Weekend Reading – Budgets suck, higher rates, safe stocks, Robos and #money stuff

Weekend Reading

Welcome to my latest Weekend Reading edition.  I hope you had a great week.  Here are my articles from the past week:

This post outlined Sure Dividend’s favourite Canadian dividend stocks (as well as my own).

I wondered who wants to be a millionaire?

See you here next week where I hope to post my (delayed) dividend income update!


Millennial Revolution said budgets suck.  Do this instead.  Personally I think there is a better way to budget – we forgo a detailed budgeting process because we’ve purposely put as many “pay yourself first expenses” and “save first, spend later expenses” ahead of other things.  This means after we pay ourselves first we have no remorse and spend whatever we want from there.

Effective July 13, 2017 the prime rate at the five banks will rise to 2.95 per cent from 2.7 per cent, matching the 0.25 percentage point increase to the Bank of Canada’s overnight rate.

How are you going to save or borrow money differently now that interest rates are climbing again, finally?  This is our plan for higher interest rates.

ESI Money provided a few ways to save more money in Part 2 of that series here.

Looking for a few dozen safer Canadian stocks to invest in that pay out juicy dividends?  Count me in.  Norm Rothery has you covered.

Dan from StockTrades.ca has a nice summer giveaway underway.

Tawcan posted his dividend income update and mid-year review.  Like I mentioned above I have to post my June update soon – stay tuned.  In the meantime, check out our progress from this report.

My friend Kyle Prevost posted an article about DIY index investing vs. Robo Advisors on one of my favourite sites for savings and deals:  HowToSaveMoney.ca.  I largely agree with Kyle.  For investors that are worried, scared and/or need some extra coaching to get started or stay invested in a low-cost, diversified fee structure I think Robo Advisors can absolutely help.  Check out my post for how you can train your investing brain with some help from a leading Canadian Robo Advisor firm here.  You can start investing with them using $1,000 of their money.

Ben Carlson shared some thoughts on the FIRE (Financial Independence Retire Early) movement.  Like Ben, we feel:  “Specific financial goals come and go over the years as your life invariably changes and throws you some curve balls.”  While we feel age 50 is a good stretch target for our semi-retirement FIRE remains something I’m curious about.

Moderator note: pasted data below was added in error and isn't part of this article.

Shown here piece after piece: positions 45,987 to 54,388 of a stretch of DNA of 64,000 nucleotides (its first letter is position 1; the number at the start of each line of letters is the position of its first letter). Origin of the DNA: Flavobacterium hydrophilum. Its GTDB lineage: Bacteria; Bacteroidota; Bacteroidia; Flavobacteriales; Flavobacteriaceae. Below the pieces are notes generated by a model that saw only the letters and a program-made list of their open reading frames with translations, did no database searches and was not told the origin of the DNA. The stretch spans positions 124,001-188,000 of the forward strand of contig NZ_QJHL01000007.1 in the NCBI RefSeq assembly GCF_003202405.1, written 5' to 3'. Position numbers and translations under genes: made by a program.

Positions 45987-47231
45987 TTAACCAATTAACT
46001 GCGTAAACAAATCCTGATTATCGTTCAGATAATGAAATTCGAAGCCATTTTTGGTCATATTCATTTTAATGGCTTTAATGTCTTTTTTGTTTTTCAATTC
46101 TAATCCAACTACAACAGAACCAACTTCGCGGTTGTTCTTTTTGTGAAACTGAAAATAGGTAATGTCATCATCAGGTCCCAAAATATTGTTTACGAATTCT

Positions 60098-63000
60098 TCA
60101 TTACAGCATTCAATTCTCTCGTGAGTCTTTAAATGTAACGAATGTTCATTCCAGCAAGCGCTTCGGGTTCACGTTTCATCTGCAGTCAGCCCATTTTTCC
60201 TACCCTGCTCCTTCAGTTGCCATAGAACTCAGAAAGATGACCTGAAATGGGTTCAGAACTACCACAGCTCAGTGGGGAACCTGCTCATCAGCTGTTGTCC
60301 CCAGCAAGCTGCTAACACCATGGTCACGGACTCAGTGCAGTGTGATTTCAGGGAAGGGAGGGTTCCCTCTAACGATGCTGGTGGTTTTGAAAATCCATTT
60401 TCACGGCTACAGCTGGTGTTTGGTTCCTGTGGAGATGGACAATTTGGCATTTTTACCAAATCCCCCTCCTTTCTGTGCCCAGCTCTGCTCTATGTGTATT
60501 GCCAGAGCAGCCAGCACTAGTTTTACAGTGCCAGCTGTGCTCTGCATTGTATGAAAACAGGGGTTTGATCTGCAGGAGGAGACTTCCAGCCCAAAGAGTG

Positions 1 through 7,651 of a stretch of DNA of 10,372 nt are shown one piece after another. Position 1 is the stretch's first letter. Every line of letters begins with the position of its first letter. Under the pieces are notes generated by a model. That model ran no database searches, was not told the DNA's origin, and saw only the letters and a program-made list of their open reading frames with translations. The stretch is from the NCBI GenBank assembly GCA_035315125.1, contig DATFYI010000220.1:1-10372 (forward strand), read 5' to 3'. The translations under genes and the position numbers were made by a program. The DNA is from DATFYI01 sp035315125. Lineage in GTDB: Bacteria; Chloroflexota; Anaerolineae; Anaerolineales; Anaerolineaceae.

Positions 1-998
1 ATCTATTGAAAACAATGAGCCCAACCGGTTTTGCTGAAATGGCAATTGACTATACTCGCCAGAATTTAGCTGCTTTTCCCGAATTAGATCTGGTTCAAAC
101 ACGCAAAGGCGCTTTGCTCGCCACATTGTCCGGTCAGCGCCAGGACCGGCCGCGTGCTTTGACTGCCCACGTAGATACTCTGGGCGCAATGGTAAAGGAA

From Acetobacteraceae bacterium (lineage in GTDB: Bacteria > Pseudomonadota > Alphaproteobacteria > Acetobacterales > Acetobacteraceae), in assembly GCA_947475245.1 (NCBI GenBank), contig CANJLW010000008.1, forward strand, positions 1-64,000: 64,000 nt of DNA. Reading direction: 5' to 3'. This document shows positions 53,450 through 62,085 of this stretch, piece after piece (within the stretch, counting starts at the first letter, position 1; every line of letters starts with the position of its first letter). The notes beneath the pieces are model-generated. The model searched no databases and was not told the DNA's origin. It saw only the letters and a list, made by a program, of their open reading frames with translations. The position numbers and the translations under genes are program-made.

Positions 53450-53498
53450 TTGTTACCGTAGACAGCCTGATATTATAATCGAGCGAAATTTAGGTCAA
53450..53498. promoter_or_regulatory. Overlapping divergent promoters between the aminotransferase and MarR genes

My name is Mark Seed - the founder, editor and owner of My Own Advisor. As my own DIY financial advisor, I'm looking to start semi-retirement soon, sooner than most. Find out how, what I did, and what you can learn to tailor your own financial independence path. Join the newsletter read by thousands each day, always FREE.

9 Responses to "Weekend Reading – Budgets suck, higher rates, safe stocks, Robos and #money stuff"

  1. Hi Mark
    I am not buying into the higher interest rate scenario. I am 66 now and seen a lot of high rate periods, and they have all been caused by either high inflation or a low Canadian dollar (requiring an influx of foreign capital to prop up it up so that it does not go lower). High inflation in the past has been caused by excessive wage rates obtained by unions without a corresponding increase in productivity. The Canadian Auto Workers and their demands from the big three auto manufacturers come to mind as well as other situations such as the Canada Post strikes. The world has changed since then- inflation will remain low (microchips and automation have replaced many unionized workers, and reduced the power of unions) and the Canadian dollar,despite the oil glut, is holding its own. The threat of higher interest rates is only to cool off the amount of debt being incurred by Canadians, and there are other ways to do it. In fact there is so much debt out there that a even a slight increase in rates will cause economic slowdown ( I am betting that by this time next year, the latest rate increase will have been rescinded). The result – keep buying those good paying dividend stocks, because they are the only game in town for now and many years to come.